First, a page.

Share on other sites

why do you all bother? It's not like anyone has changed their mind on this over the years of bickering with the same, tired arguments.

 

IMO you have helped this mix, buster. Why did you bother?

Flash, this thing is going to evolve one way, or the other, over time.

 

 

We have a right to not live in a violent society. We have the right to say we don't live in one, despite the broken-record media that is telling us we do.

We have the right to say people who think we need to go through life ready to shoot one another are imbalanced.

We have the right to say we don't need guns and don't want them.

Short of some gun-driven reversal of civilization itself (LOL), I am confident in a positive result.

Link to post
Share on other sites

 

 

 

why do you all bother? It's not like anyone has changed their mind on this over the years of bickering with the same, tired arguments.

IMO you have helped this mix, buster. Why did you bother?

Flash, this thing is going to evolve one way, or the other, over time.

 

We have a right to not live in a violent society. We have the right to say we don't live in one, despite the broken-record media that is telling us we do.

We have the right to say people who think we need to go through life ready to shoot one another are imbalanced.

We have the right to say we don't need guns and don't want them.

Short of some gun-driven reversal of civilization itself (LOL), I am confident in a positive result.

 

So your wife really does send Christmas cards to the guy who raped her?....

Link to post
Share on other sites

 

why do you all bother? It's not like anyone has changed their mind on this over the years of bickering with the same, tired arguments.

 

IMO you have helped this mix, buster. Why did you bother?

Flash, this thing is going to evolve one way, or the other, over time.

 

 

We have a right to not live in a violent society. We have the right to say we don't live in one, despite the broken-record media that is telling us we do.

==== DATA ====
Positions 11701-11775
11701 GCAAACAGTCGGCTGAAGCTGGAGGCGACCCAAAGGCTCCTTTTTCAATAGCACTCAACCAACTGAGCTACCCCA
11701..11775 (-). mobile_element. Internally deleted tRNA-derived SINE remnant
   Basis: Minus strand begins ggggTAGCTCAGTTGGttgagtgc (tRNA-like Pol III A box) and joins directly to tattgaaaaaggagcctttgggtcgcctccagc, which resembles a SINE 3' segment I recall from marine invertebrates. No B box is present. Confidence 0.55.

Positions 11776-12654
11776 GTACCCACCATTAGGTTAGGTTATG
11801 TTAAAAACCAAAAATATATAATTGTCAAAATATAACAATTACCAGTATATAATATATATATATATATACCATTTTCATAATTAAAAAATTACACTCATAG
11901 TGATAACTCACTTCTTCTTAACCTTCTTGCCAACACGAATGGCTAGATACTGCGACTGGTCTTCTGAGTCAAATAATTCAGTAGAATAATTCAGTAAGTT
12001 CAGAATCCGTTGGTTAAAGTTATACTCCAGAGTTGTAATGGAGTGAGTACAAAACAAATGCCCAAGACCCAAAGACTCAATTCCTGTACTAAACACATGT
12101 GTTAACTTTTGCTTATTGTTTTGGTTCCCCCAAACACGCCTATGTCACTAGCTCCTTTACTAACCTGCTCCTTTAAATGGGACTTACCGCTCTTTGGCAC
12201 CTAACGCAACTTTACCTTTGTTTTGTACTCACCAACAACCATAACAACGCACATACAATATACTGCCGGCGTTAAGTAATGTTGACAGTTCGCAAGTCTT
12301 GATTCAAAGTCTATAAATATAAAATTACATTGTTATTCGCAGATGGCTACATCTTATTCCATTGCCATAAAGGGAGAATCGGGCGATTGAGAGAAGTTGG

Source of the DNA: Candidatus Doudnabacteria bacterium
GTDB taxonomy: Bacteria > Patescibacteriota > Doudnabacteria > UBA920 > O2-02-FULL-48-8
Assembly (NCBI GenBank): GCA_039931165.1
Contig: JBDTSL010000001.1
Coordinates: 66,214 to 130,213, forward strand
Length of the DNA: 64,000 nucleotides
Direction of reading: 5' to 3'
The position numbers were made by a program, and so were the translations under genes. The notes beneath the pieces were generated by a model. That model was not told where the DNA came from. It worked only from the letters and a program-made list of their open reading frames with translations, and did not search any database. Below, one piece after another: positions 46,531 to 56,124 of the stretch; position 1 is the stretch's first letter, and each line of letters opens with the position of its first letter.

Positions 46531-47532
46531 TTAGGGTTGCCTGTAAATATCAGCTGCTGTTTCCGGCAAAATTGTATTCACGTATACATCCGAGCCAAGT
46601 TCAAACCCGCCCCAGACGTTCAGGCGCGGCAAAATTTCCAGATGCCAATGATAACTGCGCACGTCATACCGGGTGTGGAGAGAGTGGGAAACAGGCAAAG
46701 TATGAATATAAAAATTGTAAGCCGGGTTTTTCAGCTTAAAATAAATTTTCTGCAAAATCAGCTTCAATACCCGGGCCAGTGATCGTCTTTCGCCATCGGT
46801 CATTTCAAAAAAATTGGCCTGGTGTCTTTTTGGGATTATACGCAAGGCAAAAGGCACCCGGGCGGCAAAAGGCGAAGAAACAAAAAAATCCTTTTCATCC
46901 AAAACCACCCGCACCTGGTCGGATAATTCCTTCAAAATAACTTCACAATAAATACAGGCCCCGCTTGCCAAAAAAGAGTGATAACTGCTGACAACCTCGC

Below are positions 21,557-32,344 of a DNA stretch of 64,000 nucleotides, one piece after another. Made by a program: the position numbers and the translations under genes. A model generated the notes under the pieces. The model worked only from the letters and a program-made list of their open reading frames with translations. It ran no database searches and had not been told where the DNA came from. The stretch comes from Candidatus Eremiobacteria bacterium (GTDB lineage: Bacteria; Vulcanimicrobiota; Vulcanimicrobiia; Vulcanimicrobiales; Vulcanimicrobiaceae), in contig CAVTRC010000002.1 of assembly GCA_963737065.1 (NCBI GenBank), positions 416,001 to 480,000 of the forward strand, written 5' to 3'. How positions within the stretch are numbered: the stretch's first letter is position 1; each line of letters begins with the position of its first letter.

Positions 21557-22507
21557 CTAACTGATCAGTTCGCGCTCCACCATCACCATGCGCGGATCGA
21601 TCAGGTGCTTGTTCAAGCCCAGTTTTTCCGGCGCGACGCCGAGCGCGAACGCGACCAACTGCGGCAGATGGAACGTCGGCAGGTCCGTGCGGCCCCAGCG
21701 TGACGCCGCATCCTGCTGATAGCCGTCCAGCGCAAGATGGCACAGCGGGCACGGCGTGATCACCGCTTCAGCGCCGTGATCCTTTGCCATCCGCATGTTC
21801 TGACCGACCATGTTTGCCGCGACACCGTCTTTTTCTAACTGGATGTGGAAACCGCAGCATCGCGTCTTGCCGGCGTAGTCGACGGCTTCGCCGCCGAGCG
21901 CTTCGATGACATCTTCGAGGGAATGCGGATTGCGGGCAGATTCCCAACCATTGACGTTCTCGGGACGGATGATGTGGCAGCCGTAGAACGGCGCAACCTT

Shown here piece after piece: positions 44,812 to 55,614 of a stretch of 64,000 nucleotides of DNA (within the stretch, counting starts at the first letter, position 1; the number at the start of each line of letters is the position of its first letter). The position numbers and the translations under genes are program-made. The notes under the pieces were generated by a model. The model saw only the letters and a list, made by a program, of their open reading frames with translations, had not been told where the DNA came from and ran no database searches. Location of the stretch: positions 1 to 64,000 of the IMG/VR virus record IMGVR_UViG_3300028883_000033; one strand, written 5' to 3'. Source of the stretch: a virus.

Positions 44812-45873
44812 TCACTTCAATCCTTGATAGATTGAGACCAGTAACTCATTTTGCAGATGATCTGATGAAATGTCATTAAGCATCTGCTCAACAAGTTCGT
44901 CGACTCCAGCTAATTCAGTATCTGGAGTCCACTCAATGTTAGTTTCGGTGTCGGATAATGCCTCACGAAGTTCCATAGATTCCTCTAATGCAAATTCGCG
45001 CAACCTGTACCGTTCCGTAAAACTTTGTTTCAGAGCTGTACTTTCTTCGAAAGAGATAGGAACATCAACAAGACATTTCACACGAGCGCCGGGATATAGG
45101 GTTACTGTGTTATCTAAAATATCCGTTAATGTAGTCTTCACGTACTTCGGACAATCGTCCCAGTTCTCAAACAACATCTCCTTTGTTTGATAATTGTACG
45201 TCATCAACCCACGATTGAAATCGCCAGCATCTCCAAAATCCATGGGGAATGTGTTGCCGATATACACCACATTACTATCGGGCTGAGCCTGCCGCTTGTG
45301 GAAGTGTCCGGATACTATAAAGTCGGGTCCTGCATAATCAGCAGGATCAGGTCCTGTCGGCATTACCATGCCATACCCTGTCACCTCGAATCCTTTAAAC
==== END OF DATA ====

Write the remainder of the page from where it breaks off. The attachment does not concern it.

We have the right to say people who think we need to go through life ready to shoot one another are imbalanced.

We have the right to say we don't need guns and don't want them.

Short of some gun-driven reversal of civilization itself (LOL), I am confident in a positive result.

 

You do not have the right to violate other people's civil rights. Period.

We have the 2A in part to protect us from people like you.

 

Leave other people alone.

Keep your hands to yourself.

Go away. Molon labe.

Link to post
Share on other sites

Did you turn in your 'gun' today?......

 

No, and I want to answer your question from a few weeks ago about why I kept it.

And I'm going to be my usual candid self, and accept the consequences. Much thought has gone into this.

 

Number one is a romantic attraction to guns.

I was born a serious gun nut, and some things don't change. I'm sure you can understand that.

 

 

In spite of my personal attraction to guns, once I matured to an adult and my cognitive mind kicked in, I saw lots of gun damage fr4om American males.

JFK's death was painful (I was 12), you may not have been there. MLK, for me, even more so. I was 17 and had followed his work closely. Then RFK's shooting seemed to broadcast a bloody future to most who were living at the time.

 

Fast forward. That bloody future has become the present, Boothy.

 

I was too busy passionately racing sailboats (somewhat successfully for a jogger) to react to Ruby Ridge, Waco, or the Oklahoma City messes. But each was a BIG red flag for me. I put it on the shelf.

 

About that time, a work buddy, a gun enthusiast whom I liked and trusted, took me aside for no reason and explained that in the gun culture, they were very big on the idea that a gun was neither good nor bad on its own, that good-or-bad depended solely on the motivation of the shooter. I accepted it without debate, but had a bad, bad, very bad feeling about the extensions such logic. Why? Because that philosophy overlooked lousy human decisions (made by good people), anger, alcohol, male power issues, road rage, and depression.